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August 1996

Reduction of Fasciculations in Patients With Amyotrophic Lateral Sclerosis With the Use of Gabapentin

Author Affiliations

Department of Neurology University of Miami/Jackson Memorial Hospital Suite 701 1150 NW 14th St Miami, FL 33136

Arch Neurol. 1996;53(8):716. doi:10.1001/archneur.1996.00550080022006

Glutamate-mediated excitotoxicity is one of the mechanisms responsible for motor neuron damage in amyotrophic lateral sclerosis. Decreased glutamate transport may result in elevated extracellular glutamate levels,1 and both riluzole and gabapentin block presynaptic release of glutamine.2 Riluzole prevents neuronal degeneration in vitro3 and delays progression of disease in patients with amyotrophic lateral sclerosis.4 Fasciculations, a hallmark of amyotrophic lateral sclerosis, are a manifestation of "sick" motor neurons. They typically decrease with progression of the disease.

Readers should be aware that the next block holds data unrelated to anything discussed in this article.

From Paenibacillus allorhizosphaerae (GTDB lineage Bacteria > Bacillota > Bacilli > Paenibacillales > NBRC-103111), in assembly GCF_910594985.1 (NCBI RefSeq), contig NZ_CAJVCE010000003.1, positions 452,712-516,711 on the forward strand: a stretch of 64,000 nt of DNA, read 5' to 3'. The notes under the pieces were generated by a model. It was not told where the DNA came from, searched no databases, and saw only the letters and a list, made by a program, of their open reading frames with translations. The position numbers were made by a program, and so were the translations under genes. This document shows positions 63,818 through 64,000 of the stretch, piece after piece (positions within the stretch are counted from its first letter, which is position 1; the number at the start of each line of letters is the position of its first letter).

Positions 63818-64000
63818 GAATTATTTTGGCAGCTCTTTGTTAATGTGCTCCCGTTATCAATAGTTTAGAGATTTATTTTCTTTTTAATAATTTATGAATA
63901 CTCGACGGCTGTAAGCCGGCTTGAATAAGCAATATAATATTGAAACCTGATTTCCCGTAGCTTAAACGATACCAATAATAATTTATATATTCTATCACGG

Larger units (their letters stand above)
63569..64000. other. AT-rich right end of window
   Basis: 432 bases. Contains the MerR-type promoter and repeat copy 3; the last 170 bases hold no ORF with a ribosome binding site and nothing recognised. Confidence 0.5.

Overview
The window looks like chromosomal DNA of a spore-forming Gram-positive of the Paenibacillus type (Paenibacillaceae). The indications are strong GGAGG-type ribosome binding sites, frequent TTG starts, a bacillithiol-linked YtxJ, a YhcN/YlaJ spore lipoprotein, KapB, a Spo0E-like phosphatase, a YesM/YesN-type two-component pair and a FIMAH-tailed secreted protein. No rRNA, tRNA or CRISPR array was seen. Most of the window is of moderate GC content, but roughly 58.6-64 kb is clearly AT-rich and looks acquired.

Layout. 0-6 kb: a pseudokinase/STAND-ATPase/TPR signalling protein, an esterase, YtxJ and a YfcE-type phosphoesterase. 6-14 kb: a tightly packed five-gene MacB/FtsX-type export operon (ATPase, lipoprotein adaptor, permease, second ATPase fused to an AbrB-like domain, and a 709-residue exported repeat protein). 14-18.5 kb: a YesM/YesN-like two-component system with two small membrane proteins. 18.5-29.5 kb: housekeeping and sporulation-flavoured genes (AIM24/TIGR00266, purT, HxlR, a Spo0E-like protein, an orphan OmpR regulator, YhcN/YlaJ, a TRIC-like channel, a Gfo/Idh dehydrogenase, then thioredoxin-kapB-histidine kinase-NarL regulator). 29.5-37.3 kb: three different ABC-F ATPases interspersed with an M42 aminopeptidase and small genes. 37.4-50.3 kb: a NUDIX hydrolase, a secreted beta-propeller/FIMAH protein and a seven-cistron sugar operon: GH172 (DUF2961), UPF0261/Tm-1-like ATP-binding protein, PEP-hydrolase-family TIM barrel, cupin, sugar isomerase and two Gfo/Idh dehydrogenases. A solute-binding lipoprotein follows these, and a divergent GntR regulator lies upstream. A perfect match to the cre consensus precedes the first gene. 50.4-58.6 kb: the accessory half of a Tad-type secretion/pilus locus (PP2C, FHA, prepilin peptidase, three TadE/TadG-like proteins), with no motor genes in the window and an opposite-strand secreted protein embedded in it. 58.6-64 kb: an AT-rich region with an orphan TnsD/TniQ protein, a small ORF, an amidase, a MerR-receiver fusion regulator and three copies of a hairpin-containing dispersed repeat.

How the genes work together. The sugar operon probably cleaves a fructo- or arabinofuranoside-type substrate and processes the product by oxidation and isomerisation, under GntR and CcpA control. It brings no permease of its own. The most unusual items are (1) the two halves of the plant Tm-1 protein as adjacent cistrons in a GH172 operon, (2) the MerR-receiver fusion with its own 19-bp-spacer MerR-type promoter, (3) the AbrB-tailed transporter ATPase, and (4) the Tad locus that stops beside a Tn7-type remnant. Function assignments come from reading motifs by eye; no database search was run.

While waiting for riluzole to be made available, we have been using gabapentin for our patients with amyotrophic lateral sclerosis with the expectation that it will act like riluzole in preventing progression of disease. Of 31 patients who were prescribed gabapentin, 10 reported a decrease in fasciculations within 2 weeks of reaching the dose of 300 mg 3 times a day. In 5 of these patients, the reduction was described as

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